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acht acus Aedh Ailill ainm Angus answered battle bliadain Bresal Brian Caeilte Cairbre Cairbre Lifechair cath Cellach cenn Chonaill Cian cluain Colla Conall Conall cernach conid Connacht Connla Cormac Crimthann Cuimin Cumall currach Daghda danann daughter Derg Dermot dglaech druim Duach Echach Eithne Enna enquired Eochaid Eocho Eogain Eoghan fell Fergusa Fiacha Fianna Finn mac Finn's Finnachta gach gilla Goll Goll mac Morna Guaire hand head horse hounds ibid isin Kieran king of Ireland king of Leinster land Leinster loch Lughaid luid Luigdech m6ir mac Morna Maccon Magnenn mbeith mdgh mdthair meic Midir Molasius Muiredach Munster Niall night ocus Oililla Olioll Ossian Patrick rath rfge Eirenn Rudraige saints secht sidh slain sldine sliabh sons spear Tara Teigue thee thine tuatha tulach Ulidia warrior whence woman
Page 106 - Were but the brown leaf, which the wood sheds from it, gold, were but the white billow silver, Finn would have given it all away.
Page 102 - Then must nine warriors, having nine spears, with a ten furrows width betwixt them and him, assail him and in concert let fly at him. If past that guard of his he were hurt then, he was not received into Fianship. Not a man of them was taken till his hair had been interwoven into braids on him and he started at a run through Ireland's woods; while they, seeking to wound him, followed in his wake, there having been between him and them but one forest bough by way of interval at first. Should he be...
Page 102 - ... through Ireland's woods ; while they, seeking to wound him, followed in his wake, there having been between him and them but one forest bough by way of interval at first. Should he be overtaken, he was wounded and not received into the Fianna after. If his weapons had quivered in his hand, he was not taken. Should a branch in the wood have disturbed anything of his hair out of its braiding, neither was he taken. If he had cracked a dry stick under his foot [as he ran] he was not- accepted. Unless...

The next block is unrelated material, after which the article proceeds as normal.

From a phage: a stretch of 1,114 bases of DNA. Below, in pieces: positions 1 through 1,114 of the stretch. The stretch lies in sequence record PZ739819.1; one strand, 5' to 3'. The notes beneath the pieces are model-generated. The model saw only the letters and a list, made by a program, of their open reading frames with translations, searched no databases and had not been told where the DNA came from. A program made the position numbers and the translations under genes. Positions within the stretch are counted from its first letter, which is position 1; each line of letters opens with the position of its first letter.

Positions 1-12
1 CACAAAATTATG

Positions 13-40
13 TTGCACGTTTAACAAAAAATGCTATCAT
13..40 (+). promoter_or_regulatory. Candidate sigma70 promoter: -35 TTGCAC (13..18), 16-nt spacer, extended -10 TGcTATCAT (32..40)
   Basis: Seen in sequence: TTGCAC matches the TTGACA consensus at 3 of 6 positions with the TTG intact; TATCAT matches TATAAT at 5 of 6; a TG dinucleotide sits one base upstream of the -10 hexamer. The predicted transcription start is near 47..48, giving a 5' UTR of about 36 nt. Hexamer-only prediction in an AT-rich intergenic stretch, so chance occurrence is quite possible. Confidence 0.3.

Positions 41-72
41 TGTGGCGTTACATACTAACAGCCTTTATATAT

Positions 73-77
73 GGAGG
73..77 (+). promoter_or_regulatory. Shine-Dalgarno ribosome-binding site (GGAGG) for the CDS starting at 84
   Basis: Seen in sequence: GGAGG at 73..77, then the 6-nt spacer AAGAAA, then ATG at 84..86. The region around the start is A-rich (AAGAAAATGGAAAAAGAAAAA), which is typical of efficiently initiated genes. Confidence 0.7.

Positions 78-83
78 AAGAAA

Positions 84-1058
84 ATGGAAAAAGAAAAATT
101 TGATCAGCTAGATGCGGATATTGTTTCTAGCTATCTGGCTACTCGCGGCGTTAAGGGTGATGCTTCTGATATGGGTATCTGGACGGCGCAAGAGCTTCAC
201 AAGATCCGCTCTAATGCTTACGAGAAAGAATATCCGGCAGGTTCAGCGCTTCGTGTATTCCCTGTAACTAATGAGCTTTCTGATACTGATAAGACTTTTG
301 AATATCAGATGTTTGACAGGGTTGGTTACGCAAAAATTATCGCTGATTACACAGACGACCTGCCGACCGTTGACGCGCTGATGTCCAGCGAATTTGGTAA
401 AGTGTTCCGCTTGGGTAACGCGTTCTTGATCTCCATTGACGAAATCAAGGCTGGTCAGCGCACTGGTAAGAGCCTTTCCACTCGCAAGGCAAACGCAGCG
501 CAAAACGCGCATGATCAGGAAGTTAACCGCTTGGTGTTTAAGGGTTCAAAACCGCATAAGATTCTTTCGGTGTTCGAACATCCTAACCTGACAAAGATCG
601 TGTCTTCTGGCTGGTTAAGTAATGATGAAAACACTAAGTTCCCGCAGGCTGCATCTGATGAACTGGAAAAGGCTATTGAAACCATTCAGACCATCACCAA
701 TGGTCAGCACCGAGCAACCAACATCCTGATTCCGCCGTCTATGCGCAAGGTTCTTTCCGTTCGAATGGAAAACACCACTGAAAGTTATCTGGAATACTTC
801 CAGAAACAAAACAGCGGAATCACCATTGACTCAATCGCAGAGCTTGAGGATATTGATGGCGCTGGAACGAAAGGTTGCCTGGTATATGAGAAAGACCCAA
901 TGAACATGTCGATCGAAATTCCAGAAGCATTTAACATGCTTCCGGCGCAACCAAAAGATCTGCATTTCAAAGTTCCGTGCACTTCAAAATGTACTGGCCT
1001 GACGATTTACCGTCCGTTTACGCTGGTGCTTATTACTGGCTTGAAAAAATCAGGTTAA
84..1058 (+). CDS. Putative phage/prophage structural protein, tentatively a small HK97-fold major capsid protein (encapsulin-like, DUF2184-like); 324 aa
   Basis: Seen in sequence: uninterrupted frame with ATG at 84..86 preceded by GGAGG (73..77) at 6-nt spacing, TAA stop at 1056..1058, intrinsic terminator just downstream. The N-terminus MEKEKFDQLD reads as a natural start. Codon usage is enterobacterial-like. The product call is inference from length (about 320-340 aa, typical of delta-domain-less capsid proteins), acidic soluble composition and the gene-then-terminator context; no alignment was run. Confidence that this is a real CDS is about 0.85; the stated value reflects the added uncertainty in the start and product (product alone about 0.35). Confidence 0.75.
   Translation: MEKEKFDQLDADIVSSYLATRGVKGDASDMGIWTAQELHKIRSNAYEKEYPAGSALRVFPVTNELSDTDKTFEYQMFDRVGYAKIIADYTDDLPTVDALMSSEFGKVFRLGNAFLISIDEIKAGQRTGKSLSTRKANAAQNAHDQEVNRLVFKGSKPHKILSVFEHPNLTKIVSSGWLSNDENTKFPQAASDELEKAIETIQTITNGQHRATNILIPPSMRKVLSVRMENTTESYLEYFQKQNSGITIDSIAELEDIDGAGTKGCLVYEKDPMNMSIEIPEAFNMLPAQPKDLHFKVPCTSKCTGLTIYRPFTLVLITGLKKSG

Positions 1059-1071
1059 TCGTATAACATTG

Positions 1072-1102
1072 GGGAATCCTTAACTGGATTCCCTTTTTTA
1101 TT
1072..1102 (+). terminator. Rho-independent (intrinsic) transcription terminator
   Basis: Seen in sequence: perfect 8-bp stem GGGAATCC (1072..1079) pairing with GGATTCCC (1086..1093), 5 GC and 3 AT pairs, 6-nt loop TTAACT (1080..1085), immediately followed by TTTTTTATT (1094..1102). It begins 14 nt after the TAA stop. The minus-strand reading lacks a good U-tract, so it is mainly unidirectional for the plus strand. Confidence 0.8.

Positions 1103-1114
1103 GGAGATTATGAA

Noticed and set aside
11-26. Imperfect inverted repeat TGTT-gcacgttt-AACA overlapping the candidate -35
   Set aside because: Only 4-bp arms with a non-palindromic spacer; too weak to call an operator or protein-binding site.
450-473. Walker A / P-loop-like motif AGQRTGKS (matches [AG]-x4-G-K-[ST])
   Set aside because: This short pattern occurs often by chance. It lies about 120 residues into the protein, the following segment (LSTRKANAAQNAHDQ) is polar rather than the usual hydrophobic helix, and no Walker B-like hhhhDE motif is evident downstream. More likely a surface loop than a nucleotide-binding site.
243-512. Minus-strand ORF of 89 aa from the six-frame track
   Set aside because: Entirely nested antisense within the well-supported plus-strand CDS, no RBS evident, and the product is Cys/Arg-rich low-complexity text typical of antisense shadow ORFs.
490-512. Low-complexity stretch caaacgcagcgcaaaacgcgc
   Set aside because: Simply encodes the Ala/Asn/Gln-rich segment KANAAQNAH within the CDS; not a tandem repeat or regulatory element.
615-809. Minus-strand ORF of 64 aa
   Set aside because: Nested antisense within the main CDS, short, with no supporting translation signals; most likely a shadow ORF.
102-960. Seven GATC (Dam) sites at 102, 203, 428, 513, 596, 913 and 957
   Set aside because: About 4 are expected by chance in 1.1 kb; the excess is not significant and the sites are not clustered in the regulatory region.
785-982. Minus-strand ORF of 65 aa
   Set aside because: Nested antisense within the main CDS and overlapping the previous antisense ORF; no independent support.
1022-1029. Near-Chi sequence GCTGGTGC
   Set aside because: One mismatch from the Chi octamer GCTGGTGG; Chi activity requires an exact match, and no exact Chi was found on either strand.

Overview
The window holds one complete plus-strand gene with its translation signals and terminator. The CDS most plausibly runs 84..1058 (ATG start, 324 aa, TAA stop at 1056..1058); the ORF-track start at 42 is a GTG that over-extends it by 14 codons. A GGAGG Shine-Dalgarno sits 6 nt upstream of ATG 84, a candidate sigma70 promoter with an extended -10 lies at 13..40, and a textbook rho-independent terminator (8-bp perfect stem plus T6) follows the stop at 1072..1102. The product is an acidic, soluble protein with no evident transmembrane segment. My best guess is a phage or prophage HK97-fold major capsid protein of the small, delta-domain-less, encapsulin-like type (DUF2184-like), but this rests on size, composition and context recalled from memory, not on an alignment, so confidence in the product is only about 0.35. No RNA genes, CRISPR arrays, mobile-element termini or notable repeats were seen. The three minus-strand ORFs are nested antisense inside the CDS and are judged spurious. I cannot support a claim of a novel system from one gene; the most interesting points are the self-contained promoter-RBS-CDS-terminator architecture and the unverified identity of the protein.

Page xxi - History of Ireland, published in 1633. " In some corners of the land they used a damnable superstition, leaving the right armes of their infants, males, unchristened, (as they termed it,) to the end it might give a more ungracious and deadly blow.
Page 280 - He cuts, he flays the foot, him that would advance he forcibly drags backward. Fiercest heat-giver of all timber is green oak, from him none may escape unhurt; By partiality for him the head is set on aching, and by his acrid embers the eye is made sore. Alder, very battle-witch of all woods, tree that is hottest in the fight — Undoubtedly burn at thy discretion both the alder and white-thorn. Holly, burn it green; holly, burn it dry; Of all trees whatsoever the critically best is holly.
Page 84 - On the morrow the king rose and went to the place where the clergy were : " ill have ye done," he said, " to undo my kingdom for that I maintained the righteous cause. At all events," he went on, " be thy diocese the first one that is ruined in Ireland and, Ruadhan, may thy monks desert thee!
Page 111 - Between Scotland and Pictland. On the first day of the Troganmonth (which is now called Lugnasad ie, Lammastide) we, to the number of the three battalions of the fian used to repair thither and there have our fill of hunting until such time as from the treetops the cuckoo would call in Ireland. More melodious than all music whatsoever it was to give ear to the voices of the birds as they rose from the billows and from the island's coast-line; thrice fifty separate flocks there were that encircled...
Page 392 - the perfume of that region's fragrant crimsoned branches being by way of meat and satisfying aliment all-sufficient for them." They find an orchard of red-laden apples, leafy oaks, yellow hazels, purple berries bigger than a man's head. On the berries feed beautiful birds: "As they fed they warbled music and minstrelsy that was melodious and superlative, to which patients of every kind and the repeatedly wounded would have fallen asleep...
Page 110 - With equal emphasis, and concordantly, the angels answered him, "Holy cleric, no more than a third part of their stories do those ancient warriors tell, by reason of forgetfulness and lack of memory; but by thee be it written on tables of poets, and in learned men's words; for to the companies and nobles of the later time to give ear to these stories will be a pastime.
Page 124 - A woeful note, and O a woeful note, is that which the thrush in Drumqueen emits! but not more cheerful is the wail that the blackbird makes in Letterlee. A woeful sound, and O a woeful sound, is that the deer utters in Drumdaleish ! Dead lies the doe of Druim Silenn: the mighty stag bells after her. Sore suffering to me, and O suffering sore, is the hero's death — his death, that used to lie with me!